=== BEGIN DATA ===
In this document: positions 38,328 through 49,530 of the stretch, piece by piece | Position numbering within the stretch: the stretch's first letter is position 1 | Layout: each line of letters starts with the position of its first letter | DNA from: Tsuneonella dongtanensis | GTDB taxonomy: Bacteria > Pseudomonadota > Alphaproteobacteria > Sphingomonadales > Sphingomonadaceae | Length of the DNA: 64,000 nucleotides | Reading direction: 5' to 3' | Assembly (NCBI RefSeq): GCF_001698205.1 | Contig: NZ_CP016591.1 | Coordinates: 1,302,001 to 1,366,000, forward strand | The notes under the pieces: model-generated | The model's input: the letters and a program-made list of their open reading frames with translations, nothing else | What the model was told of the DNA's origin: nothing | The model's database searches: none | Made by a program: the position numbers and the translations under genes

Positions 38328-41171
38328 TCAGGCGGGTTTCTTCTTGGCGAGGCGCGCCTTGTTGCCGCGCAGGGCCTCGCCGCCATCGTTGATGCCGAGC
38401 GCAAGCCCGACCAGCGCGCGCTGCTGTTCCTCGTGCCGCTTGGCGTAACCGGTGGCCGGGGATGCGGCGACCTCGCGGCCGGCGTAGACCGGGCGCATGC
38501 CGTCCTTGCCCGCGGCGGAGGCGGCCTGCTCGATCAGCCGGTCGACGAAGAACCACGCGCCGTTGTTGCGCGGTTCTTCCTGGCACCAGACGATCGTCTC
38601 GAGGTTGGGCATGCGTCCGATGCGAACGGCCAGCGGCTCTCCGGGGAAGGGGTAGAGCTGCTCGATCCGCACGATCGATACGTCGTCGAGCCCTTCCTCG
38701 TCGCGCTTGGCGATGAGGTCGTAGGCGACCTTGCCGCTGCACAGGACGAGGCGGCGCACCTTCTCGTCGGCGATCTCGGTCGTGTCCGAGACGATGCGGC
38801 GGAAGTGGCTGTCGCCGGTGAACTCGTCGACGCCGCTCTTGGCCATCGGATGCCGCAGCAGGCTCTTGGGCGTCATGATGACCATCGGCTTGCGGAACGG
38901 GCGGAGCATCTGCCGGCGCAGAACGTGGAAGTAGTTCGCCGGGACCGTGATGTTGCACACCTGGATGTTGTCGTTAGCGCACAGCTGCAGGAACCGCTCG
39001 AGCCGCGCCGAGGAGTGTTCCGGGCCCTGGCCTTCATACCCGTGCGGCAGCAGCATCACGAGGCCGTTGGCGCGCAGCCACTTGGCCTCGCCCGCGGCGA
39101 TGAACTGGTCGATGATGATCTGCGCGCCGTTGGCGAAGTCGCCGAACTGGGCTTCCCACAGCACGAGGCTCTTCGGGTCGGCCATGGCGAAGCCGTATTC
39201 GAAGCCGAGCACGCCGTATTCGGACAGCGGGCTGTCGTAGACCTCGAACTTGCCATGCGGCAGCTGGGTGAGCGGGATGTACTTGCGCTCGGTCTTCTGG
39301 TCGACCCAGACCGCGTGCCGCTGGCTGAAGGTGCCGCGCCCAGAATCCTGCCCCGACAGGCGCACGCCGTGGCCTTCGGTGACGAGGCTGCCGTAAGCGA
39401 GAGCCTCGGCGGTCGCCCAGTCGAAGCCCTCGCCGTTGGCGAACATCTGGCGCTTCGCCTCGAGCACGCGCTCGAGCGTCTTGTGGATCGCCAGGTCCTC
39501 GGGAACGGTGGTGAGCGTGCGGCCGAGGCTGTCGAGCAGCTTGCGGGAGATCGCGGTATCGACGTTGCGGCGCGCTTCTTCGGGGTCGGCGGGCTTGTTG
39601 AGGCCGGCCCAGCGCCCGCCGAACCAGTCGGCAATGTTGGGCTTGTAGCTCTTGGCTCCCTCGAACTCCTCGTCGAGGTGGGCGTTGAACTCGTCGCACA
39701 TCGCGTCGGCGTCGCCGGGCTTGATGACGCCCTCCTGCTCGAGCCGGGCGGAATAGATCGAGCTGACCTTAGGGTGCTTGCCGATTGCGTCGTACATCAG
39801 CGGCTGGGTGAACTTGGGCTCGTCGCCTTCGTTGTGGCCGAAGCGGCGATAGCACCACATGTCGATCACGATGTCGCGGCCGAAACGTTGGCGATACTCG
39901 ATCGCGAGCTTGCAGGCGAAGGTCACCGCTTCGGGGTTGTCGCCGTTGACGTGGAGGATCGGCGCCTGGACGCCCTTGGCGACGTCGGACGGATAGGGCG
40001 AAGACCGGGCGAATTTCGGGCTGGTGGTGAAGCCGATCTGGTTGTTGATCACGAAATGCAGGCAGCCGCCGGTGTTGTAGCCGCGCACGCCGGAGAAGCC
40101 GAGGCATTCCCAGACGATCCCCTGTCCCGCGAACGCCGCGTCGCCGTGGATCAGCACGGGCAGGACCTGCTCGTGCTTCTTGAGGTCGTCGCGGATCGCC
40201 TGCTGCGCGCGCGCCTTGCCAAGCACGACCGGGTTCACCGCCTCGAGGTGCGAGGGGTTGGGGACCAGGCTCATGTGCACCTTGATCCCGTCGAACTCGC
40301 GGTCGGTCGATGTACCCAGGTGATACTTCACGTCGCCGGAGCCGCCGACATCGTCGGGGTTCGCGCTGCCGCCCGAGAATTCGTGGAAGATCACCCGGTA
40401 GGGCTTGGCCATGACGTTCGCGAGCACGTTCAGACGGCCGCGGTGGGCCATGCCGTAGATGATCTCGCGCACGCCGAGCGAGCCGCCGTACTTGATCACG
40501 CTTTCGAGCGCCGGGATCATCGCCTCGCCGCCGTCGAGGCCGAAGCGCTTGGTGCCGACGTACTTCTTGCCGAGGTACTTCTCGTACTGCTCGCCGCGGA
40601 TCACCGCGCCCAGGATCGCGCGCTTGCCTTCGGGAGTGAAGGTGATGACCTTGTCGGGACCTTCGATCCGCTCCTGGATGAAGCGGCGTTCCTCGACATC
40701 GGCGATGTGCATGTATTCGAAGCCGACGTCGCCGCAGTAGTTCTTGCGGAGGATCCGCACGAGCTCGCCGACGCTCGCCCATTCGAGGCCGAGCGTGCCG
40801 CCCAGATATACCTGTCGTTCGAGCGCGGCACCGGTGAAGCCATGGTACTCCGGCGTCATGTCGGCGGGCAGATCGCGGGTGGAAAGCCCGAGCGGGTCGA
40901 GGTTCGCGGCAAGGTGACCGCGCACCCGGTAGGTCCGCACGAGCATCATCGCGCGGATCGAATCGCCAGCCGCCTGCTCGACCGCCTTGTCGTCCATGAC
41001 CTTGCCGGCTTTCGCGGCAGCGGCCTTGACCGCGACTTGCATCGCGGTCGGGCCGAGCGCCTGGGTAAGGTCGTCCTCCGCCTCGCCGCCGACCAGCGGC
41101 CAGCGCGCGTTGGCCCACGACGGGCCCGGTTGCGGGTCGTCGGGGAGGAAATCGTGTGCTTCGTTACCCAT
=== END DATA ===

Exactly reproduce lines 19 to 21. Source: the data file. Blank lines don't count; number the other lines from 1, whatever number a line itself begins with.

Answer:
39901 ATCGCGAGCTTGCAGGCGAAGGTCACCGCTTCGGGGTTGTCGCCGTTGACGTGGAGGATCGGCGCCTGGACGCCCTTGGCGACGTCGGACGGATAGGGCG
40001 AAGACCGGGCGAATTTCGGGCTGGTGGTGAAGCCGATCTGGTTGTTGATCACGAAATGCAGGCAGCCGCCGGTGTTGTAGCCGCGCACGCCGGAGAAGCC
40101 GAGGCATTCCCAGACGATCCCCTGTCCCGCGAACGCCGCGTCGCCGTGGATCAGCACGGGCAGGACCTGCTCGTGCTTCTTGAGGTCGTCGCGGATCGCC